Money Saving Tips: Extending Your RV Travel Dollars
The latest Campfire Canvass survey of RV owners conducted by Recreation Vehicle Industry Association (RVIA) revealed that 53% intend to use their RV more this spring and summer despite higher fuel prices, while 38% plan to use theirs the same amount and just 9% say they’ll use their RVs less. Of the respondents who plan to use their RVs more often, 65% said one of the reasons is to take more mini-vacations.
Many RV owning families plan to take shorter but more frequent trips in their RVs. Sixty-three percent plan to spend five or more weekends in their RVs this spring/summer; 19% will reserve a seasonal site at a campground this summer and visit it on weekends.
According to the report, 68% said they expect fuel prices to affect their spring/summer travel plans. Of those respondents, 61% said they’ll travel closer to home, 42% will travel fewer miles and 37% will stay longer in one place.
These figures indicate that people are looking for inexpensive vacation options, and RVing leads the pack. RV owners love the RV lifestyle and rising gas prices won’t stop them from getting away.
RV family vacations are, on average, 27% to 61% less expensive than other types of vacations, according to a study by international travel and tourism experts Collier’s PKF Consulting USA.
Not only do RV parks offer much cheaper rates than hotels and motels but you won’t have to worry about lost reservations or room downgrades by incompetent clerks. Food becomes a bargain as well because you won’t be dependent on eating out at pricey restaurants every night or relying on unhealthy fast food.
We all know that times are tough. The economic downturn has touched everyone. Many are facing unemployment and dwindling home values. Nobody knows when the economy will pick back up, or when Americans will begin to spend their hard-earned money again. When the economy tanks, we look for savings—and that true for everyone, including RVers.
But I don’t need to tell you that! I’m preaching to the converted. Right? If you’re reading RV.NET you already own an RV or are a RV wanna-be!
Saving money on unnecessary spending frees up bucks for other things. While an RV is one of the biggest investments we can make, the ways we can save when camping with our RVs, are almost limitless.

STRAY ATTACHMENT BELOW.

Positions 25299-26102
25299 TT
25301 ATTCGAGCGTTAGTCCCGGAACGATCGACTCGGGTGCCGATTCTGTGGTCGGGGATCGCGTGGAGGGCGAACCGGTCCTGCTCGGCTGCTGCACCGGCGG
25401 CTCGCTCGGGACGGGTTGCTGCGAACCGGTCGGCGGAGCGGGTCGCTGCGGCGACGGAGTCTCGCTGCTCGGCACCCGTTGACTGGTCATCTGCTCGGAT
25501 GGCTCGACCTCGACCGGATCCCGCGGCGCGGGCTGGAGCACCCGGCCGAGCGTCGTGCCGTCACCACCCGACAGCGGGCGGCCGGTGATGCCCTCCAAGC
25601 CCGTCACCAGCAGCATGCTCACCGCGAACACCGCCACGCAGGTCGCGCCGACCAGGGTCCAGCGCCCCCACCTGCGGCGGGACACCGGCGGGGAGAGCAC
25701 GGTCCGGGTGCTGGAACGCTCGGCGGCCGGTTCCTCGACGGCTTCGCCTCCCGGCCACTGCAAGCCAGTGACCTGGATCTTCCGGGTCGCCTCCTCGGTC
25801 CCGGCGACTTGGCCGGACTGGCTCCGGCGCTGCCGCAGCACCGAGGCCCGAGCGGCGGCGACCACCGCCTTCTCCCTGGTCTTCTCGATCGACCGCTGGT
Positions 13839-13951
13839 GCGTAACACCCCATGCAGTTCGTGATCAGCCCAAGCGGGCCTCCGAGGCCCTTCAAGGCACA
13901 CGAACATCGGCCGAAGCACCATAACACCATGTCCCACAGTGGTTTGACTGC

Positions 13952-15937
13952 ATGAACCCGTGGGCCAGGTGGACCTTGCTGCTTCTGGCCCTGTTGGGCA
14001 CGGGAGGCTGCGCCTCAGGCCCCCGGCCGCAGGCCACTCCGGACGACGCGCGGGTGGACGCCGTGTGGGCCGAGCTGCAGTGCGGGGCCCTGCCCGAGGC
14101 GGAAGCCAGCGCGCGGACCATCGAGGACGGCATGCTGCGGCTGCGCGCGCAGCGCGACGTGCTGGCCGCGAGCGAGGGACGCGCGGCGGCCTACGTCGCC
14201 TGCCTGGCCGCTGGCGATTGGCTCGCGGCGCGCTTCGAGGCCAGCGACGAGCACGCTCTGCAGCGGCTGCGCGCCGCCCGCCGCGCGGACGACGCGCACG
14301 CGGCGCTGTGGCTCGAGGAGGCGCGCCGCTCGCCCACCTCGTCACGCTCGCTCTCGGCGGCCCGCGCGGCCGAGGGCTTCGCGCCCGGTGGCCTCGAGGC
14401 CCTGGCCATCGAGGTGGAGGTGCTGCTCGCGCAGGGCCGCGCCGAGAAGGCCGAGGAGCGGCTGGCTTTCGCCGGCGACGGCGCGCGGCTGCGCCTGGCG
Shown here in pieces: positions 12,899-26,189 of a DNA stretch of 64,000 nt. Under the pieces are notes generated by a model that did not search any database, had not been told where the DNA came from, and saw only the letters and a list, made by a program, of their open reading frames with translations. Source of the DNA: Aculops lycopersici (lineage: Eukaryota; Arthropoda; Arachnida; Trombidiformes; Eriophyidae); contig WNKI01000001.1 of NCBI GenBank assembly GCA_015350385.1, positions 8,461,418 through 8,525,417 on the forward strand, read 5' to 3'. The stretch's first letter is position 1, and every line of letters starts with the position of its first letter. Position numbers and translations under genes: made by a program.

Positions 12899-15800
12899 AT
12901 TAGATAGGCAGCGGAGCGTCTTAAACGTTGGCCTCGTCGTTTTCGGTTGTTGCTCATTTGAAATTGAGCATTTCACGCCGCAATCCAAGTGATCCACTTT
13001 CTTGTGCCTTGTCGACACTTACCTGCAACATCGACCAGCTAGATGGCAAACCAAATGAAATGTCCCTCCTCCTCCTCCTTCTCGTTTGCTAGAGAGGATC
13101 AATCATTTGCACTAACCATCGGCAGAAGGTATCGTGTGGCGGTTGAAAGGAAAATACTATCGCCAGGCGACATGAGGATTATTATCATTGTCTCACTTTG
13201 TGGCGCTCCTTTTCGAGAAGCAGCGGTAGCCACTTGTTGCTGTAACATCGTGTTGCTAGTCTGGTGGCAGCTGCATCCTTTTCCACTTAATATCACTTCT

Following are some tips that will help you save money while still enjoying all the fun, freedom, and flexibility that RVing has to offer:
- When planning your trip, check out the Chamber of Commerce websites for areas you plan to visit. Call or email to request an information packet by mail. Not only will these info packets have plenty of brochures and information on various local attractions, they often include discount coupons. If you’re on the road just stop in.
- If you belong to the AAA, ask about discounts on restaurants, museums, theme parks, fairs, and special events.
- Cut campground costs. Camp closer to home. Remember, you’re always on vacation at the campsite, even if it’s only an hour drive from home.
- Cut campground costs. When camping with your RV, commercial campgrounds can take a big bite out of your wallet. You can often find better deals at public campgrounds operated by small towns or counties.
- Cut campground costs. Join a membership campground system such as Thousand Trails, or Western Horizon.
- Cut campground costs. Join a camping discount club such as Passport America or Happy Camper.
- Cut campground costs. Consider staying for free or nearly free on nearby federal BLM (Bureau of Land Management) land.
- Cut campground costs. Stay longer in one place. Many RV parks are vacation destinations in their own right, offering something for everyone—swimming pools, playgrounds, game rooms, boating, fishing, nature trails, planned activities and more!
- Having a written budget is essential to getting your finances under control. If you do not have a written budget it is hard to know if you are living within your means and saving enough money for your long term goals like purchasing a recreational vehicle.
Annual income twenty pounds, annual expenditure nineteen six, result happiness. Annual income twenty pounds, annual expenditure twenty pound ought and six, result misery.
—Charles Dickens (1812 – 1870), David Copperfield, 1849
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If you enjoy these articles and want to read more on RV travels and lifestyle, visit my website: Vogel Talks RVing.